The Register-Herald, Beckley, West Virginia

Latest News

February 9, 2013

Manchin pushing tougher gun-buy background checks

— A cornerstone of President Barack Obama’s drive to check gun violence is gathering bipartisan steam as four senators, including two of the National Rifle Association’s congressional champions, privately seek compromise on requiring far more firearms purchasers to undergo background checks.

The talks are being held even as Obama’s call to ban assault weapons and high-capacity ammunition magazines, the two other major pillars of his plan, are hitting rough waters on Capitol Hill. An agreement among the four senators to expand background checks would add significant impetus to that high-profile proposal by getting the endorsement of a group that ranges from one of the Senate’s most liberal Democrats to one of its most conservative Republicans.

“We’ll get something, I hope. I’m praying for it,” said Sen. Joe Manchin, D-W.Va., one of the participants.

Manchin, a moderate Democrat, is an NRA member who aired a 2010 campaign ad in which he literally shot a hole through Democratic environmental legislation that he pledged to oppose.

Also involved are Sen. Tom Coburn, R-Okla., another NRA member with a strong conservative record but occasional maverick impulses; No. 3 Senate Democratic leader Charles Schumer of New York, a liberal; and moderate GOP Sen. Mark Kirk of Illinois.

Background checks are required only for sales by the nation’s 55,000 federally licensed gun dealers, but not for private purchases like those at gun shows, online or in person. There are few indisputable, up-to-date statistics on how many guns change hands without background checks, but a respected study using 1990s data estimated that 30 percent to 40 percent of gun transactions fit into that category.

The senators’ talks have included discussions about how to encourage states to make more mental health data available to the federal system for checking gun buyers’ records, according to people who spoke anonymously because they were not authorized to describe the private negotiations. They are also considering potential exemptions to expanded background check requirements, including transactions involving relatives or people with licenses to carry concealed weapons.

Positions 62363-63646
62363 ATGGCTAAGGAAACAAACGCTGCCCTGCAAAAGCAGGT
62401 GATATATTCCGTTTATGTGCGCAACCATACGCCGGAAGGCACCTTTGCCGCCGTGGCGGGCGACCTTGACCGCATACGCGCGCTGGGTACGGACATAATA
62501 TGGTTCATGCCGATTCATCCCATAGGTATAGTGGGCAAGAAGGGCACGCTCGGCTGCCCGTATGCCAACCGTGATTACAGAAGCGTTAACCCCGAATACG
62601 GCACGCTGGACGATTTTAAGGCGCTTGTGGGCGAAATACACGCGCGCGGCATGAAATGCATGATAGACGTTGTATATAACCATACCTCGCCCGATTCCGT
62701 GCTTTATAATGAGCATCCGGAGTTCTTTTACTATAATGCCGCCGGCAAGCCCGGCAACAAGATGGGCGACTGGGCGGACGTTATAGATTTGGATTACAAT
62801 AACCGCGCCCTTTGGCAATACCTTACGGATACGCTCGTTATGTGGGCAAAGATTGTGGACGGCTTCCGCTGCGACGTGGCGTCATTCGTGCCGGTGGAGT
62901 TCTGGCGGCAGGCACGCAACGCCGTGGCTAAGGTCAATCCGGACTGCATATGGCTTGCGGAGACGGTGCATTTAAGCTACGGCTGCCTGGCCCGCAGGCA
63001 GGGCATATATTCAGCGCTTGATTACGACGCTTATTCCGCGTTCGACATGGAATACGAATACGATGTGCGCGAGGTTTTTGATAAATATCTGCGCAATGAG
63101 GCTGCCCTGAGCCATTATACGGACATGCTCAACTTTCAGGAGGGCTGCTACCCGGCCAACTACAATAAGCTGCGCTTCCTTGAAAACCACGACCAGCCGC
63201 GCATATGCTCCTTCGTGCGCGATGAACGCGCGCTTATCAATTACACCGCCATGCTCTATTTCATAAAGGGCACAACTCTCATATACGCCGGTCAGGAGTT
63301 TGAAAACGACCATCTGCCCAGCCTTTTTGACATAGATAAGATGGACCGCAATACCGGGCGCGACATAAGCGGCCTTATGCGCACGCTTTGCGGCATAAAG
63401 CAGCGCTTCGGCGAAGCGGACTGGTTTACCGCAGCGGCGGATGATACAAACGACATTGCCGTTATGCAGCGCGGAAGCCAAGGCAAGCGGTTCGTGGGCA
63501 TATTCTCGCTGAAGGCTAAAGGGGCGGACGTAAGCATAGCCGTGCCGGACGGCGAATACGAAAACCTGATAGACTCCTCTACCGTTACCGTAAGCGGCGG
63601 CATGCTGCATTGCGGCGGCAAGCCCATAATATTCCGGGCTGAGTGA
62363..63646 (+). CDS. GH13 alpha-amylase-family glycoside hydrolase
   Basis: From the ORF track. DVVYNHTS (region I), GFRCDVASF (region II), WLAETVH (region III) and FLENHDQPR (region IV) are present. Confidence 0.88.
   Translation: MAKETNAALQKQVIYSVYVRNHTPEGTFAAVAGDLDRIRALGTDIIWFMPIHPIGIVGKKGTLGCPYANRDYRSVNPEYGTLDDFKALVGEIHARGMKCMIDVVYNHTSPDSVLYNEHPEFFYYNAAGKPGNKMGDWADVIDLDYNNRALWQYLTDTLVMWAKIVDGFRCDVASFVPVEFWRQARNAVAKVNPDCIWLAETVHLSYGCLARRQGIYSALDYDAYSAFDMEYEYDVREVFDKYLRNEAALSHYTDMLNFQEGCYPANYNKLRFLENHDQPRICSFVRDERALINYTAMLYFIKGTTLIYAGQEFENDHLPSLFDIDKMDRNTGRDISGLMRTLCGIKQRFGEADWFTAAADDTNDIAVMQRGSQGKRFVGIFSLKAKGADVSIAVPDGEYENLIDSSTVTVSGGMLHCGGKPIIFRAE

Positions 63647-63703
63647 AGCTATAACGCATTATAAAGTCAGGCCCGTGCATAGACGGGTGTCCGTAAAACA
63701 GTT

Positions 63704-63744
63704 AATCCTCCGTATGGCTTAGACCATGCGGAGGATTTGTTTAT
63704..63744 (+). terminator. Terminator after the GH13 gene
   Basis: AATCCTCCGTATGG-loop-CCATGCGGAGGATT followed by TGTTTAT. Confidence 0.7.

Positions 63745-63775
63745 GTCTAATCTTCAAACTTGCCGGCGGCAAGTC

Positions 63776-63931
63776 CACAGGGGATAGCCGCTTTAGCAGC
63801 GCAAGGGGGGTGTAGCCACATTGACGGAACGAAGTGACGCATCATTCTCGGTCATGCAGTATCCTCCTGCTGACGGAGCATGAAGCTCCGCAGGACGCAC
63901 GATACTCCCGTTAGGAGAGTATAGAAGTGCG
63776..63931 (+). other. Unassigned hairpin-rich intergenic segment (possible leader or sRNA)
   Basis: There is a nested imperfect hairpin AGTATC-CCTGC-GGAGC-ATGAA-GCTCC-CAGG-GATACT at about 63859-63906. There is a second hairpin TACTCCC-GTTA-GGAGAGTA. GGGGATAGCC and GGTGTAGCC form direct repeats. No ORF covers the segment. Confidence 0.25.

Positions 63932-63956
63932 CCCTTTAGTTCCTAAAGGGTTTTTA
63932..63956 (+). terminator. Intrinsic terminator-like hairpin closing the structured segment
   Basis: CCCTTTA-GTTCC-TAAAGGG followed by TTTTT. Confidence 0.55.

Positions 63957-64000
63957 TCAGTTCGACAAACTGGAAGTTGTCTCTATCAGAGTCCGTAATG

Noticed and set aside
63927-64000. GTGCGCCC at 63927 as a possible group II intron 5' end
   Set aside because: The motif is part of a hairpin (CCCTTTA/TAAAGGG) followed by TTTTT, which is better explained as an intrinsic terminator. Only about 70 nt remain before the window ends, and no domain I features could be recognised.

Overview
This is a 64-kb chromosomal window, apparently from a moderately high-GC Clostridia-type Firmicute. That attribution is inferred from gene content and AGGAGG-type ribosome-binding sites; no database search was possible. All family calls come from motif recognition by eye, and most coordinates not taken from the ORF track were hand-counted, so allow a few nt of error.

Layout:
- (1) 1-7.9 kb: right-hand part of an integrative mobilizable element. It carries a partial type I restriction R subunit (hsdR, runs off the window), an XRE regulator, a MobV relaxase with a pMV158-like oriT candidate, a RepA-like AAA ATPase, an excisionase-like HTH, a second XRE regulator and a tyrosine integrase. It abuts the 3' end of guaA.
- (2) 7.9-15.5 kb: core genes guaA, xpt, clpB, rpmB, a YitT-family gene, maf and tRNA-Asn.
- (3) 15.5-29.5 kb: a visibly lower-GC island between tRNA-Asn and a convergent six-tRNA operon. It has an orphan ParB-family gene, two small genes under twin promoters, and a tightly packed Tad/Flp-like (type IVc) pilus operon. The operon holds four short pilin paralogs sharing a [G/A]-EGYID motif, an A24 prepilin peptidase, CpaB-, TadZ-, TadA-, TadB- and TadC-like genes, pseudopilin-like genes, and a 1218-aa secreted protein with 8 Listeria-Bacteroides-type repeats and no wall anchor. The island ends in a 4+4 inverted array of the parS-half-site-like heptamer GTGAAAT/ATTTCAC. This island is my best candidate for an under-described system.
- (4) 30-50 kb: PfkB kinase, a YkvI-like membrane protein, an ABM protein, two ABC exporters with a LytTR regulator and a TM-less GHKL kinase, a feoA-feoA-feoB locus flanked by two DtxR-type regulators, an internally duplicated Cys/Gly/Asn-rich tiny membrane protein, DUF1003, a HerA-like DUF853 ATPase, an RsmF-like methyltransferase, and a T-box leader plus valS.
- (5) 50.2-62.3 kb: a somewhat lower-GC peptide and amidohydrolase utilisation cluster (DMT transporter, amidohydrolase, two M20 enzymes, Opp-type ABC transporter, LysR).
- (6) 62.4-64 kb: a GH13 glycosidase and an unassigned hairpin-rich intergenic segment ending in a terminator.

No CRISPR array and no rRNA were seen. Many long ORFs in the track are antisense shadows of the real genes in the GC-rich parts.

Congress has been focusing on guns since the December massacre of 20 first-graders and six adults at a school in Newtown, Conn.

While an expansion of background checks is expected to be a key part of any gun control bill Leahy produces, a version of that provision with bipartisan support could give the entire package a boost.

It is likely that any gun-control bill will need 60 votes to pass the 100-member Senate. Democrats have 55 votes, including two Democratic-leaning independents.

Leaders of the GOP-run House are planning to see what, if anything, the Senate passes before moving on gun legislation. Strategists believe that a measure that passes the Senate with clear bipartisan support could pressure the House to act.

The political impact the four senators could have by reaching agreement stems from who they are.

If Coburn embraces an agreement, that could help win over other conservative Republicans at a time when the GOP is responding to its White House and congressional election losses of last November by trying to broaden its national appeal.

In an Associated Press-GfK Poll last month, requiring more background checks got overwhelming public support, compared to just over half who backed bans on assault weapons and high-capacity ammunition magazines.

“The whole goal is to keep guns out of the hands of the mentally ill and criminals,” Coburn said in a brief interview.

Manchin’s support could make it easier to win backing from other Democratic senators from GOP-leaning states, many of whom face re-election next year and who have been leery of embracing Obama’s proposals.

“If the language is meaningful, it would be obviously a huge step,” said Josh Horwitz, executive director of the Coalition to Stop Gun Violence, which represents child welfare, religious and other groups favoring gun curbs. “To have someone like Coburn, who’s voted consistently with the gun lobby, to come out and endorse a meaningful background check would be very helpful.”

Schumer and Kirk each have “F” scores from the NRA for their voting records in Congress, while Coburn and Manchin have “A” ratings.

Though widened background checks are given the strongest chance for enactment of Obama’s major proposals, it is opposed by the NRA and many congressional Republicans.